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Long v. State

Court of Appeals of Maryland
Nov 7, 1996
684 A.2d 445 (Md. 1996)

Summary

noting that one purpose of Maryland Rule 4-252 is to avoid unnecessary appeals

Summary of this case from Smith v. State

Opinion

No. 129, September Term 1995.

November 7, 1996.

Petition from the Circuit Court, Frederick County, Rollins, J.

John L. Kopolow, Assistant Public Defender (Stephen E. Harris, Public Defender, on brief), Baltimore, for Appellant.

Mary Ann Ince, Assistant Attorney General (J. Joseph Curran, Jr., Attorney General, on brief), Baltimore, for Appellee.

Argued before MURPHY, C.J., and ELDRIDGE, RODOWSKY, CHASANOW, KARWACKI, BELL and RAKER, JJ.


In this case we decide whether a circuit court may reconsider a pretrial ruling in which it granted a motion to suppress evidence that the defendant had claimed came from an unlawful search and seizure. We conclude that it may not.

I A

Maryland Rule 4-252 governs the filing of motions in criminal cases in Maryland's circuit courts. Subsection (h)(2) of Rule 4-252 specifies the results that follow when a circuit court grants or denies a defendant's motion to suppress evidence. That subsection provides as follows:

If the court grants a motion to suppress evidence, the evidence shall not be offered by the State at trial, except that suppressed evidence may be used in accordance with law for impeachment purposes. If the court denies a motion to suppress evidence, the ruling is binding at the trial unless the court, on the motion of a party and in the exercise of its discretion, grants a supplemental hearing or a hearing de novo and rules otherwise. A pretrial ruling denying the motion to suppress is reviewable on a motion for a new trial or on appeal of a conviction.

Maryland Rule 4-252(h)(2). Rule 4-252, therefore, explicitly allows the circuit court to reconsider its denial of a motion to suppress evidence if either party requests such a reconsideration. The rule does not mention whether the circuit court may reconsider its decision to grant a motion to suppress.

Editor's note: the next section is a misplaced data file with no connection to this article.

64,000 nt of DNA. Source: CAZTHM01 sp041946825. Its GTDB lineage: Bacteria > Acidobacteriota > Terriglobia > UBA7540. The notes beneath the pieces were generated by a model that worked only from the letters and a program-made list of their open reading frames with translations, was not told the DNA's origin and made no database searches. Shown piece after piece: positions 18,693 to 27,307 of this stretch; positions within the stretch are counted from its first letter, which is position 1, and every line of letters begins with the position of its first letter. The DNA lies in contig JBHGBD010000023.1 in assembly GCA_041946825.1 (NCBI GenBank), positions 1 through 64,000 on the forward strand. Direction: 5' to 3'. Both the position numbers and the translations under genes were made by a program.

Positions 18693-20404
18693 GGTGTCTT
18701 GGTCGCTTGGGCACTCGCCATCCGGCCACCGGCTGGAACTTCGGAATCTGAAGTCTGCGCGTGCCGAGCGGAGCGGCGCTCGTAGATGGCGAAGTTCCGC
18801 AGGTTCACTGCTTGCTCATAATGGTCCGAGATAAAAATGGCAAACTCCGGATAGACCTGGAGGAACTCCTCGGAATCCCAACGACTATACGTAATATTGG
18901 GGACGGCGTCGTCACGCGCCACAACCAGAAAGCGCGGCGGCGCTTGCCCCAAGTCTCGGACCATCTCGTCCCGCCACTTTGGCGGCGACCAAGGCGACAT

B

On October 29, 1993, Steven Blaine Long was arrested by Officer Matthew Trageser in the Elk's Lodge parking lot in Frederick City. Charges were subsequently brought in the Circuit Court for Frederick County, accusing Long of possession of a controlled dangerous substance with intent to distribute. Alleging that the police lacked probable cause to arrest him, Long filed a pretrial motion to suppress all evidence seized incident to his arrest.

The circuit court (Rollins, J.) held a suppression hearing to decide Long's motion. At the hearing, Officer Trageser testified that on the night of Long's arrest, he had received a radio transmission from Officer Charlie Davis. Officer Trageser testified that Officer Davis stated in his radio transmission that he had witnessed a purchase of suspected crack cocaine by a confidential informant. Officer Trageser also testified that he went to the parking lot with the purpose of arresting the perpetrator described by Officer Davis. Officer Trageser stated that when he arrived at the parking lot and approached Long, he observed Long making a throwing motion with his hands. Officer Trageser told the court that while he was twenty to thirty feet away from Long, he observed Long apparently throw what appeared to be a baggie containing cocaine. Officer Trageser testified that he identified himself as a police officer and ordered Long to the ground.

The baggie was recovered by the police and was found to contain six tenths of a gram of cocaine. Officer David Armstrong, who was assigned to process, fingerprint, and photograph Long, testified at the suppression hearing that Long had told him at the police station that "he was only selling the stuff to pay his mother's phone bill."

Following the suppression hearing, the circuit court granted Long's motion, stating that there was insufficient evidence by the arresting officer about Officer Davis's observations. The court also noted that there was no evidence that the arrest had taken place in a high-crime or drug area or that Long had tried to flee. As a result of its ruling, the circuit court prohibited the State from using either the cocaine or the statements made to Officer Armstrong as evidence.

The State filed a motion to reconsider, which Long opposed and the circuit court granted. A second suppression hearing was held, at which Officer Trageser testified that he had worked with Officer Davis on previous assignments and had found the information provided by Officer Davis on those occasions to be reliable and trustworthy. Officer Trageser testified that Officer Davis had described the person selling crack cocaine to him, and that Long fit this description. Officer Trageser also testified that he announced himself as an officer and ordered Long to the ground before he observed the throwing motion.

Following the second hearing, the circuit court denied Long's motion to suppress. At trial, the court found Long guilty of possessing cocaine with intent to distribute, based upon the evidence that Long sought to exclude. Long sought review by the Court of Special Appeals. We issued a writ of certiorari before the intermediate appellate court rendered a decision.

C

Long asserts that under Rule 4-252, the circuit court was precluded from reconsidering its decision to grant Long's motion to suppress. Long's argument is based upon the fact that Rule 4-252 explicitly provides for reconsideration of a court's denial of a suppression motion, but has no complementary provision that would apply when such a motion is granted. Applying the legal maxim expressio unius est exclusio alterius, Long claims that the lack of an express provision for reconsideration when a suppression motion is granted signifies that the circuit court did not have the authority to reconsider its ruling.